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McDaniel v. Berryhill

United States District Court, D. New Mexico

June 2, 2017

JINA YVONNE MCDANIEL, Plaintiff,
v.
NANCY A. BERRYHILL, Acting Commissioner of the Social Security Administration, Defendant.

          OPINION AND ORDER GRANTING MOTION TO REVERSE AND/OR REMAND AND REMANDING TO AGENCY FOR FURTHER PROCEEDINGS

          KEVIN R. SWEAZEA UNITED STATES MAGISTRATE JUDGE.

         Plaintiff Yvonne McDaniel seeks review of the Social Security Administration's decision concluding she is not disabled under Sections 202(e), 223(d), and 1614(a)(3) of the Social Security Act, 42 U.S.C. §§ 402(e), 423(d), 1382c. With the consent of the parties to conduct dispositive proceedings in this matter, see 28 U.S.C. §636(c)(1); Fed.R.Civ.P. 73(b), the Court has considered McDaniel's motion to reverse and/or remand [Doc. 17], the Commissioner's response in opposition [Doc. 21], McDaniel's reply [Doc 24], as well as meticulously reviewed the administrative record. The Court now grants the motion and remands the matter to the agency for further proceedings.

         I. FACTUAL BACKGROUND

         A. Plaintiff's History

         McDaniel is now 55. At the time of her alleged disability onset date, December 6, 2004, she was 44 years old, [1] and by the time the ALJ rendered his decision, McDaniel was 53. In social-security parlance, McDaniel is a “person closely approaching advanced age.” 20 C.F.R. § 404.1563(d) (requiring consideration of age along with a severe impairment(s) and limited work experience may seriously affect your ability to adjust to other work”).

         McDaniel completed only the sixth grade and gave birth to her daughter, Kymberly, when she was 15. She married Johnnie McDaniel at that age, and the two remained together until his death from liver cancer in 2004. Kymberly lives with McDaniel at McDaniel's home and according to McDaniel, takes care of her. McDaniel has limited work experience, most recently as a housecleaner and previously as a sales clerk. She has not sought employment since before Johnnie died because of her limited education as well as physical and mental difficulties.

         After her husband died, McDaniel was diagnosed as suffering from agoraphobia. She further lists “generalized anxiety disorder with panic attacks, depression, irritable bowel syndrome, chronic headaches, and significant back pain” as preventing her from obtaining and maintaining employment.

         B. Procedural History

         On November 14, 2011, McDaniel filed an application for Disabled Widows Benefits as well as a prospective application for supplement security income. McDaniel alleged a December 6, 2004 onset date, the day her husband died. The applications were denied both initially and on reconsideration. On May 8, 2014, Administrative Law Judge Michael S. Hertzig conducted a hearing pursuant to McDaniel's request for review. McDaniel appeared pro se with her daughter, Kymberly. Both testified during the 30-minute hearing. The ALJ issued a written decision on June 16, 2014 denying benefits because McDaniel “has not been under a disability within the meaning of the Social Security Act at any time through the date of this decision.” On March 25, 2016, the ALJ's decision became the Commissioner's when the Appeals Council denied McDaniel's request for review. McDaniel filed the instant complaint in this Court on May 27, 2016 seeking reversal of that determination.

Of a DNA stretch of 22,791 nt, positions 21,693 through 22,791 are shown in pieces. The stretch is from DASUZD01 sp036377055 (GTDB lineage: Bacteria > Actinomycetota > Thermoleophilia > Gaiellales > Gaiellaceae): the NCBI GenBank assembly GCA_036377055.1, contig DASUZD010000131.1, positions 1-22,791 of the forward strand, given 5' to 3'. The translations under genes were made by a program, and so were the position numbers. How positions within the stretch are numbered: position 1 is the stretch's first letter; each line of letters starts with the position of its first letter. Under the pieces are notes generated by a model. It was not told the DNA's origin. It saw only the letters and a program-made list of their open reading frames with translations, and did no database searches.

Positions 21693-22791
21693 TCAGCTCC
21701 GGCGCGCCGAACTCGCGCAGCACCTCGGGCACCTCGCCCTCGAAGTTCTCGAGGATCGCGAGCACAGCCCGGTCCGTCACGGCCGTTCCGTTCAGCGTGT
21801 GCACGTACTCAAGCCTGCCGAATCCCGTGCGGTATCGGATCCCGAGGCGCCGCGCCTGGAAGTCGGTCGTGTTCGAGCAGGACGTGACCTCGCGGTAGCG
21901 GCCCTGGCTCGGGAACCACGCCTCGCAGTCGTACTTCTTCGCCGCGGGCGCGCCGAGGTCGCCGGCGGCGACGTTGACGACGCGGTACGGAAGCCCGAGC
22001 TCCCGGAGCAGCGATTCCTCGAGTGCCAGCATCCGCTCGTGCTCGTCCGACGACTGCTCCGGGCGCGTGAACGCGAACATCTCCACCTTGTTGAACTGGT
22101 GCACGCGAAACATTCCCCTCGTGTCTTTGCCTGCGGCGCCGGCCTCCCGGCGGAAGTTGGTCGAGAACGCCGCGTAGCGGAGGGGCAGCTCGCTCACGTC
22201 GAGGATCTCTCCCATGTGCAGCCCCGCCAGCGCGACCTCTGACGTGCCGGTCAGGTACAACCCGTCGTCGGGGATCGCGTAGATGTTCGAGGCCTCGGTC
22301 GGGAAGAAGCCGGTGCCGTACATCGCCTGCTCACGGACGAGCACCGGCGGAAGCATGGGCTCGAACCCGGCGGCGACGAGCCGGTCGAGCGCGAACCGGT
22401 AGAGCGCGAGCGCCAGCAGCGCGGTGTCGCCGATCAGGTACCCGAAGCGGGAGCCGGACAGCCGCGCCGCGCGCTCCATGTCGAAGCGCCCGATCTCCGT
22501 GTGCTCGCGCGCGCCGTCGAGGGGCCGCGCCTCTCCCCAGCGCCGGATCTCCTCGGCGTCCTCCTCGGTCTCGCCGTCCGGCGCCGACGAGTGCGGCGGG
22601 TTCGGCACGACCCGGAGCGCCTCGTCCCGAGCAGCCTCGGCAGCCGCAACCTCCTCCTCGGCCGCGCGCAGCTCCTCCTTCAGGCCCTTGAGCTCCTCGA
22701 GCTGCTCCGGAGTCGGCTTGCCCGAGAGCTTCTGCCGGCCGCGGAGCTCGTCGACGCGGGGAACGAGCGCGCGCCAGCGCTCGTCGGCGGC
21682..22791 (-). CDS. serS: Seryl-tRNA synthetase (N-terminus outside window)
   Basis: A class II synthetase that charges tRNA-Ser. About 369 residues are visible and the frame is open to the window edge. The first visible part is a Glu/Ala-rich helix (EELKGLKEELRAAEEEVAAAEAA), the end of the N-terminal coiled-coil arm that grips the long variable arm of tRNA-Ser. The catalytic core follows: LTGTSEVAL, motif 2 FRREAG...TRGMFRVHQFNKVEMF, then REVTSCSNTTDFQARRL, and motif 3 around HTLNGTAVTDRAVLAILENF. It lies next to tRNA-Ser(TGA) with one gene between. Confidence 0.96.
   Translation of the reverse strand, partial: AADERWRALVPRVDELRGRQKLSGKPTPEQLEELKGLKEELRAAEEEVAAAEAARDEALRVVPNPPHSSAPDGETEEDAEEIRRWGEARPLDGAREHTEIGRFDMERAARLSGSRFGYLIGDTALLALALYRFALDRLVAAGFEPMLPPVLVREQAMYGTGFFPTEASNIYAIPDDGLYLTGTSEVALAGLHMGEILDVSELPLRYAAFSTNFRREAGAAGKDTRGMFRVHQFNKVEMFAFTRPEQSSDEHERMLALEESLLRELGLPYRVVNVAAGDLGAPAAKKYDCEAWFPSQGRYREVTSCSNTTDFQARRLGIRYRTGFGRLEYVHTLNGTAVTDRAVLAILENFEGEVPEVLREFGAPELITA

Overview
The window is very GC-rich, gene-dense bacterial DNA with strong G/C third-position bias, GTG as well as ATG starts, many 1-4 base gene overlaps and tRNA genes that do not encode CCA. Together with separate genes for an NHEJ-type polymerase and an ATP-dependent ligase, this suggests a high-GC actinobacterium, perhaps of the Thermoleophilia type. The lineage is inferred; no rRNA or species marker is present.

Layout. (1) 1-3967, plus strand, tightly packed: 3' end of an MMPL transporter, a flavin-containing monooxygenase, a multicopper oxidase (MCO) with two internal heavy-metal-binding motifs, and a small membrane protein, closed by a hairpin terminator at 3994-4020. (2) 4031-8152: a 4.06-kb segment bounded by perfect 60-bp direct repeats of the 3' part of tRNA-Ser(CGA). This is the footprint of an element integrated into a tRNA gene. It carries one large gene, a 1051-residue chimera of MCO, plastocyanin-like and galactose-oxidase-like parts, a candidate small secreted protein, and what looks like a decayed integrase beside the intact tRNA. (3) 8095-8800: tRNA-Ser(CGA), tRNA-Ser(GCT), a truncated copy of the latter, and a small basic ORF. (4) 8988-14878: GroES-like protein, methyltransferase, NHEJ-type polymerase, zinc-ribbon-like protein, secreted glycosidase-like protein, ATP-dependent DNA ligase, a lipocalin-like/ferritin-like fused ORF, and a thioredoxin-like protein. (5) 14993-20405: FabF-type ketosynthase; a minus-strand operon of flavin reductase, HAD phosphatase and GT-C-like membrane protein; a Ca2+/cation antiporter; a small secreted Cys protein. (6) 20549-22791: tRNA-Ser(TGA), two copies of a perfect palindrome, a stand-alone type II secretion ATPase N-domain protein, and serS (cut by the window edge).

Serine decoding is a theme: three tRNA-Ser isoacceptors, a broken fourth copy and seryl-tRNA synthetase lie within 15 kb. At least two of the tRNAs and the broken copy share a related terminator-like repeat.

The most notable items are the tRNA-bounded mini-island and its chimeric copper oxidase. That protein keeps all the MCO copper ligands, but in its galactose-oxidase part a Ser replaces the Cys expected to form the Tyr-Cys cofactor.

II. STANDARD

         This Court reviews the agency's decision to determine whether it is supported by substantial evidence and the agency applied the correct legal standards. See Hendron v. Colvin, 767 F.3d 951, 954 (10th Cir. 2014). If substantial evidence supports the conclusion that the plaintiff is not disabled and the ALJ followed the correct legal standard, the plaintiff is not entitled to relief. See Langley v. Barnhart, 373 F.3d 1116, 1118 (10th Cir. 2004). The term “substantial evidence” means that which “a reasonable mind might accept as adequate to support a conclusion.” Id. at 1118 (citation and internal quotation marks omitted). The Court may not, however, re-weigh the evidence, try the issues de novo, or substitute its judgment for Commissioner's. See Grogan v. Barnhart, 399 F.3d 1257, 1262 (10th Cir. 2005); Lax v. Astrue, 489 F.3d 1080, 1084 (10th Cir. 2007). Even if the Court could reach the opposite conclusion, the decision must stand if the record as a whole is not “overwhelmed by other evidence” to the contrary or unless a “mere scintilla” supports it. Salazar v. Barnhart, 468 F.3d 615, 621 (10th Cir. 2006).

         III. ANALYSIS

         A. Disability Framework

         The Court's main task in reviewing the ALJ's decision is to determine whether the plaintiff is disabled as defined under the Social Security Act. “Disability” under the Act is a plaintiff's inability “to engage in any substantial gainful activity by reason of any medically determinable physical or mental impairment which can be expected to result in death or which has lasted or can be expected to last for a continuous period of not less than 12 months.” 42 U.S.C. § 1382c(a)(3)(A); 20 C.F.R. § 416.905(a). As here, when the plaintiff's application is denied initially and on reconsideration, the ALJ employs a five-step sequential analysis to evaluate disability. Steps one through four require the plaintiff to prove (1) she is not engaged in “substantial gainful activity”; (2) she has a “severe medically determinable” “impairment” “or a combination of impairments” that either has lasted or is expected to last at least one year; (3) the plaintiff's alleged impairments meet or equal one of the presumptively disability impairments the agency has listed; and (4) she is unable to perform ...


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